NATIVE SON — Dr. Marvin Dunn speaks in DeLand in 2022. BEACON PHOTO/ELI WITEK


Dr. Marvin Dunn, retired professor emeritus at Florida International University and prolific Black historian, was born and raised in DeLand. Dunn has become the most outspoken and widely quoted critic of Florida Gov. Ron DeSantis and his anti-woke act.

The controversial law, passed last year, places serious restrictions on how Black history is taught in Florida public schools and universities and has raised alarms about freedom of speech, censorship, and the banning of books deemed unfit for students to read.

Any educator recommending a banned book to a student may be subject to a felony conviction. Many Florida teachers have placed their personal classroom libraries off-limits to students for fear of reprisals.

Dunn’s academic bona fides are unassailable. “I’ve been teaching since before DeSantis was born,” he says. In addition to his university career, Dunn was principal for over a decade of an experimental high school in Miami for at-risk students that was successful in graduating previously unmotivated students. The school now bears his name.

He is also the author of the definitive book on Miami’s Black history, Black Miami in the Twentieth Century. A more recent book, A History of Florida: Through Black Eyes, chronicles Dunn’s years of research documenting atrocities committed against Black individuals, as well as entire communities.

In reaction to the anti-woke law, DeSantis’ relentless critique of the teaching of Black history, and the governor’s clash with the national College Board over its Advanced Placement test on Black history, Dunn organized “Teach the Truth” bus tours, which take students, their parents, and educators to sites of historic racial violence.

He began challenging DeSantis on social media, posting photos of slaves with backs scarred from whippings and instances of outright discrimination and racial violence, asking DeSantis’ “permission” to include that in classroom instruction.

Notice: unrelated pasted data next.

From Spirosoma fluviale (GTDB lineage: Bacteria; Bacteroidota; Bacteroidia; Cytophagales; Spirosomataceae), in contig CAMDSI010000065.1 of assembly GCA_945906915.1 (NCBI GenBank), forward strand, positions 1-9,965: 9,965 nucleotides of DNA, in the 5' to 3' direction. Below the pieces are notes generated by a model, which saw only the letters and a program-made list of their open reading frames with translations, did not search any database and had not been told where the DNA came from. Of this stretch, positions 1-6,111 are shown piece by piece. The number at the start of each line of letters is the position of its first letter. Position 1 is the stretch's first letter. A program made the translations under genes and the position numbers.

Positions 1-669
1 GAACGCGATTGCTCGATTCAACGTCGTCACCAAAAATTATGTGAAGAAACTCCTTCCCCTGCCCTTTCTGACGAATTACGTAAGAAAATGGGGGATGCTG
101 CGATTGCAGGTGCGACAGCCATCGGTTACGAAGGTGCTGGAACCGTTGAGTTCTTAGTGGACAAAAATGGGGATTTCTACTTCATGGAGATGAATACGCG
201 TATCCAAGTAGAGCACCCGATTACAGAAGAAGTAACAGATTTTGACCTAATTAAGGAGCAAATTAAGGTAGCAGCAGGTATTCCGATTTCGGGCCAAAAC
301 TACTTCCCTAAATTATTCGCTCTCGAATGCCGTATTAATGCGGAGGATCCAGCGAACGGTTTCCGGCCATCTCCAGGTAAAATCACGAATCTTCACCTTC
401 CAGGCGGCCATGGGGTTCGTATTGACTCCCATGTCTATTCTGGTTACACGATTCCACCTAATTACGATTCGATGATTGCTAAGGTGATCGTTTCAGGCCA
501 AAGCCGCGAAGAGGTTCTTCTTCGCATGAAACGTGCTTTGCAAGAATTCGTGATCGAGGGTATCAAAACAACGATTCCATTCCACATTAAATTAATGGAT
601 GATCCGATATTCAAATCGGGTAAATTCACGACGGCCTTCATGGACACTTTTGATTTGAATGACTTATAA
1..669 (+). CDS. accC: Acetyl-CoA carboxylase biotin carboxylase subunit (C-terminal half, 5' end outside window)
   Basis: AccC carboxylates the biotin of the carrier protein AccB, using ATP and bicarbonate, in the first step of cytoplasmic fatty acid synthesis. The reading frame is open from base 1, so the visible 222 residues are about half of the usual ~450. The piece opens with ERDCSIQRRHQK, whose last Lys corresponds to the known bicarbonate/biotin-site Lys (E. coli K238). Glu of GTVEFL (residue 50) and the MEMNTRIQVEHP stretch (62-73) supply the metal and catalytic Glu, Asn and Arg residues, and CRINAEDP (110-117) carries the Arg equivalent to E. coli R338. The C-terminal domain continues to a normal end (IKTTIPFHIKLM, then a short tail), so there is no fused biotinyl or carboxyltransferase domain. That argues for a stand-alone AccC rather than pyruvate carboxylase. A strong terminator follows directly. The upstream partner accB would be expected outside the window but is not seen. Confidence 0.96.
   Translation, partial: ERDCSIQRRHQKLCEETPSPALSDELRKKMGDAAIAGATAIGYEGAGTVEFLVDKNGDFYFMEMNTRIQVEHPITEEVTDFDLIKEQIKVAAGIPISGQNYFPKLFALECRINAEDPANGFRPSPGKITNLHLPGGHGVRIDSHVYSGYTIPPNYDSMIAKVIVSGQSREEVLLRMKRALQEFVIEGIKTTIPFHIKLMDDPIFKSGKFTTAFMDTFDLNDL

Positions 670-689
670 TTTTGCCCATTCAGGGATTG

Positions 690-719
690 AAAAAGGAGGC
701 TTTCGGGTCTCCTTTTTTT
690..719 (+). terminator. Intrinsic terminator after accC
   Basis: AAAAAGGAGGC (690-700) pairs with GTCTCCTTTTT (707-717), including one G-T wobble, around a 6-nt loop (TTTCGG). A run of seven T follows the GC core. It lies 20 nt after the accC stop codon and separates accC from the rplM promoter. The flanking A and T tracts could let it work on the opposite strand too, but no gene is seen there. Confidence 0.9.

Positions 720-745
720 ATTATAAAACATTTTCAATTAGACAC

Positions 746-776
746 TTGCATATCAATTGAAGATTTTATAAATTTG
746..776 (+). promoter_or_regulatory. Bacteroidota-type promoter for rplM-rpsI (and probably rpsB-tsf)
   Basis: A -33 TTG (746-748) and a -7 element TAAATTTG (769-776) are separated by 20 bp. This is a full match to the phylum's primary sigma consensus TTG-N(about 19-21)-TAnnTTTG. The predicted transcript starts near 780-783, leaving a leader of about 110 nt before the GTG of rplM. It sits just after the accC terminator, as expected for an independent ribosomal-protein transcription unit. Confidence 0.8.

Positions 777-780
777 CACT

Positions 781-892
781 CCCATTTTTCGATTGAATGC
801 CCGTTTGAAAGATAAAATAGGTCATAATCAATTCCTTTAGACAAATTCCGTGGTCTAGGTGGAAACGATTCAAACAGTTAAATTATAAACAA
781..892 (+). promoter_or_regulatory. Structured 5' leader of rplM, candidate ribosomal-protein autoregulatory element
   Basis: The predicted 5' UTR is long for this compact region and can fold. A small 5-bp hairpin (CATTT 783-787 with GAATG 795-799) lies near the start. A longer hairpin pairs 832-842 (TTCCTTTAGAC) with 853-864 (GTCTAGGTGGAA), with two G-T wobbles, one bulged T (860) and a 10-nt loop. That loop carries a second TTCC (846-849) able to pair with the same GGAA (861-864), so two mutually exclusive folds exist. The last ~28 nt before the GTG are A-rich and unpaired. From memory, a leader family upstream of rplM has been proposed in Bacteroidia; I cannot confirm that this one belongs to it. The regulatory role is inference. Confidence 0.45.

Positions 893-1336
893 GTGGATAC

At the beginning of his crusade, Marvin Dunn declared on MSNBC that if there was a “woke” mob in Florida, then “I aspire to lead it.” Reclaiming the word “Woke” as a good thing — an awareness of prevailing injustice faced by people of color — is one of Dunn’s objectives.

Gov. DeSantis has proclaimed that “Florida is the place where woke goes to die.” Dunn contradicts that notion. “Florida is a place where woke is being reborn. We’ve been asleep, and now it’s time for us to wake up.”

At the time of this writing, Dunn was making a formal offer to teach a Black history course at New College, whose liberal president and board were recently replaced in an academic coup d’état instigated by DeSantis.

“I am offering to teach free of charge a Black history course that will be respectful of everyone’s history,” says Dunn. His offer is more than merely tactical. He is in the process of lining up prestigious scholars as guest lecturers and is excited by the support he is getting.

“I’m hoping he [President Richard Corcoran] will say ‘yes.’” Whether Corcoran accepts the offer or not, Dunn is determined to keep woke alive and growing in the state that has become the focal point of where American democracy is headed.

— Hersh lives in DeLand. A videotaped oral history of Marvin Dunn recorded last year is available online via the West Volusia Historical Society’s YouTube page.


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